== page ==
Given its underlying theme, it seems eerily appropriate—given the current Covid-19 lockdown at Lake Chapala—to take a quick look at William S. Stone’s short story entitled “La Soñadora” (“The Dreamer), published in Mexican Life in 1947.
The protagonist is a young doctor who has arrived with a group of American miners looking for gold in the hills behind the village:
It was in the year 1918 that a group of Americans came to the Mexican village of Ajijic to mine gold in the mountains a bare two kilometers away. A truly white face had rarely before been seen and now, all at once, there was a score of them. It came nearer to stirring the village from its apathy than any other event of the last half century. But, after a brief period of mutely staring inspection, the foreigners would have been forgotten, would have aroused no more interest that the lizards which swarmed the adobe walls or the porkers wandering the muddy lanes, had it not been for the young doctor who came with them.
Dr Mason had a way of going into their hovels where he could not be entirely ignored. For that was the year of the plague. Dog-tired after ministering to those who were sick among his own party at the mine, he would stumble down the trail to the village. There, without being told, he seemed to know in which houses were the stricken and without a word he would stalk almost as though sleep-walking to the mat-side, with his medicine case in hand.
During the early days of the epidemic, before fatigue had dulled his faculties, he had been surprised and curious at the reception that his visit met. The circle of silent watchers about the afflicted one would part reluctantly. Eyes which had been fixed in sodden helplessness on the victim would turn upon him, burning dully with hostility. And, so he thought, with fear.”
As the epidemic rages around him, Mason continues trying to help the local people but becomes more and more pulled in to the villagers’ world of intrigue, sorcery, and witchcraft. Mason repeatedly overhears them repeating three names in particular:
Carlota, the bruja, the ancient village witch and healer. María, the young cantinera, the operator of a small saloon—she who was literate, her head raised nearly free above the others, but her feet still enmeshed in rank weeds of superstition. Finally Juan, the medico, the outsider who had laughed at witches’ spells and cured with white man’s magic.”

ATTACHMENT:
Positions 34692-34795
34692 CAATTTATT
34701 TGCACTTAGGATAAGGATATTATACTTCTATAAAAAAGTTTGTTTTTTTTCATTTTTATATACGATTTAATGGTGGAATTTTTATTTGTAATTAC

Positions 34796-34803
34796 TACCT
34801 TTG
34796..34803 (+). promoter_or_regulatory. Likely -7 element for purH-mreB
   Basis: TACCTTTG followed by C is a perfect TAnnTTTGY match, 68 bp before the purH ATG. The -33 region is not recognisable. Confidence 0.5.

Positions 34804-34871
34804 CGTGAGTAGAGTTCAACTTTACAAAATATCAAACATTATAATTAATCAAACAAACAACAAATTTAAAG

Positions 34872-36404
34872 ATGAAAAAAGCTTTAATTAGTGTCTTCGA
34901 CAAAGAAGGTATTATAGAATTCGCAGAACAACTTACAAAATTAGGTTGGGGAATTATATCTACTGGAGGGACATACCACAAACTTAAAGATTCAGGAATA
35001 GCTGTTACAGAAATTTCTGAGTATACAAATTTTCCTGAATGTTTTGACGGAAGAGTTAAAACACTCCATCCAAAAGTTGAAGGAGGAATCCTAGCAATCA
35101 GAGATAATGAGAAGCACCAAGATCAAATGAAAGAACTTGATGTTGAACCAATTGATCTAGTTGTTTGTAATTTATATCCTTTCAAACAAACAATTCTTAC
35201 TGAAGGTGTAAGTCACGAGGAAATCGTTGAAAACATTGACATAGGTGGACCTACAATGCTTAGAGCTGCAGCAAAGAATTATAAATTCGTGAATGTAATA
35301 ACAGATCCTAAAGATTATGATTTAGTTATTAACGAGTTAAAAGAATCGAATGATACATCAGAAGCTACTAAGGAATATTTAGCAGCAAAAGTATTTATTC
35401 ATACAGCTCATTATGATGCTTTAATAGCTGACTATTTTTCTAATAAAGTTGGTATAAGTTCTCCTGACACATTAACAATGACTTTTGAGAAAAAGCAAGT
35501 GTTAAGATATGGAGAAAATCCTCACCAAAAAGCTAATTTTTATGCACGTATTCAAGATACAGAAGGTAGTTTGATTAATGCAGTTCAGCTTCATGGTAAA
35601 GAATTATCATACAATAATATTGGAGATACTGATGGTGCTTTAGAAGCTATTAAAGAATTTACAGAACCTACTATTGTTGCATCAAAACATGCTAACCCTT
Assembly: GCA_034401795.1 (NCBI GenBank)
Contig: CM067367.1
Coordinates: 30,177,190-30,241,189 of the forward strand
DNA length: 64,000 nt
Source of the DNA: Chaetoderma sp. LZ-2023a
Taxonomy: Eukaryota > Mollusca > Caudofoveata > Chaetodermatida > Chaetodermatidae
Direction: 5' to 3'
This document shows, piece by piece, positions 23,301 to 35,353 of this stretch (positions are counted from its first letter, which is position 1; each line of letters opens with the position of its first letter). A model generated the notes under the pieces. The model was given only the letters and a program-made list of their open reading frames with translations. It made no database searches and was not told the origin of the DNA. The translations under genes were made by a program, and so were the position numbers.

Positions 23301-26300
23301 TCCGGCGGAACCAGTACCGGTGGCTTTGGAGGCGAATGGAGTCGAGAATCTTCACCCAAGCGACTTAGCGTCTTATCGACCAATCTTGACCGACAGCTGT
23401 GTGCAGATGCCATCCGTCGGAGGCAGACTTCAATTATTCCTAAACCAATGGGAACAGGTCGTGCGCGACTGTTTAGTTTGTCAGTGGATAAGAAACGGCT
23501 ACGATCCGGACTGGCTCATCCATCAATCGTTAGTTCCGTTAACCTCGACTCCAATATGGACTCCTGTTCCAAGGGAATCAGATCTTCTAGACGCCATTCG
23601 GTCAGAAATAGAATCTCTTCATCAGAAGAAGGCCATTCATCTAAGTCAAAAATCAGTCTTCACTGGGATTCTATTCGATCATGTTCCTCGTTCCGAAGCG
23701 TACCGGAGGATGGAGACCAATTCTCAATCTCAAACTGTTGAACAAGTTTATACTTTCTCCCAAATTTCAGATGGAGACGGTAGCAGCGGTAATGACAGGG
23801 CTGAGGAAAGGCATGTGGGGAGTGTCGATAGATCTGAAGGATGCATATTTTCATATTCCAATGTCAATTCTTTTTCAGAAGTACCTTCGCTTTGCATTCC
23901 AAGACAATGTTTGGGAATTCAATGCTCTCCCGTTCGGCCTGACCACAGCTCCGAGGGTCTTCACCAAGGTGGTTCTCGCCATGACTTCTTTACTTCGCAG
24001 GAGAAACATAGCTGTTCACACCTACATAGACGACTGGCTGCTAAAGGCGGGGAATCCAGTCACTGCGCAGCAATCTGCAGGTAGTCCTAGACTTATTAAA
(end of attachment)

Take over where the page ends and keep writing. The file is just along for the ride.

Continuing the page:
Before long, Mason is drawn back into events that happened eighteen years earlier, in 1900, and his imagination works overtime as the present becomes blurred with the past.
William Standish Stone was born to Captain Arthur W. Stone, a US naval officer, and his wife in Santa Barbara, California, in 1905 and died in Hawaii on 13 January 1970.
While completing a liberal arts degree at Harvard, Stone became very familiar with Mexico, making numerous trips into the interior during vacations before living and traveling there for several years, learning Spanish and “nursing an ambition to write.” When he returned to the US, Stone settled in Tucson and completed a law degree at the University of Arizona. He continued his writing career alongside learning to fly and running a legal practice in Tucson for many years. Stone married Virginia Moss Haydon (1909-1972) in May 1931.
Stone had an enviable talent with words and wrote dozens of short stories and, in a lengthy career, several books, mostly set in Hawaii. These include Teri Taro from Bora Bora (1940); Thunder island (1942); Pépé was the saddest bird (1944); The ship of flame, a saga of the South seas (1945); Tahiti landfall (1948); Two came by sea (1953); Castles in the sand (1955); The coral tower (1959) and Idylls of the South Seas (1970). Most of these books were illustrated by Russian-born American artist Nicolas Mordvinoff (1911-1973).
[Mordvinoff was a close friend of “9-fingered” violinist John Langley, who lived in Ajijic for many years after the second world war. Mordvinoff, who won the Caldecott Medal for book illustration in 1952, was godfather to Langley’s daughter Nicole, born in Tahiti in 1938. It seems quite likely that Stone would also have known Langley, and may have been visiting him in Ajijic when he wrote this short story. ]
If you know more about William Standish Stone’s time in Mexico, please get in touch!
I’m sure that Dr. Mason’s dreamy spirit lives on in Ajijic and fully expect to see him sitting on his bench in the plaza next time I visit…
- Arizona Daily Star, 24 Dec 1935.
- Honolulu Advertiser, 16 Jan 1970, 49.
- William S. Stone. “La Soñadora,” Mexican Life, March 1947, p 13-14, 74-84.
- Vanity Fair, January 1936.
Comments, corrections or additional material related to any of the writers and artists featured in our series of mini-bios are welcome. Please use the comments feature at the bottom of individual posts, or email us.
Tony Burton’s books include “Lake Chapala: A Postcard History” (2022), “Foreign Footprints in Ajijic” (2022), “If Walls Could Talk: Chapala’s historic buildings and their former occupants” (2020), (available in translation as “Si Las Paredes Hablaran”), “Mexican Kaleidoscope” (2016), and “Lake Chapala Through the Ages” (2008).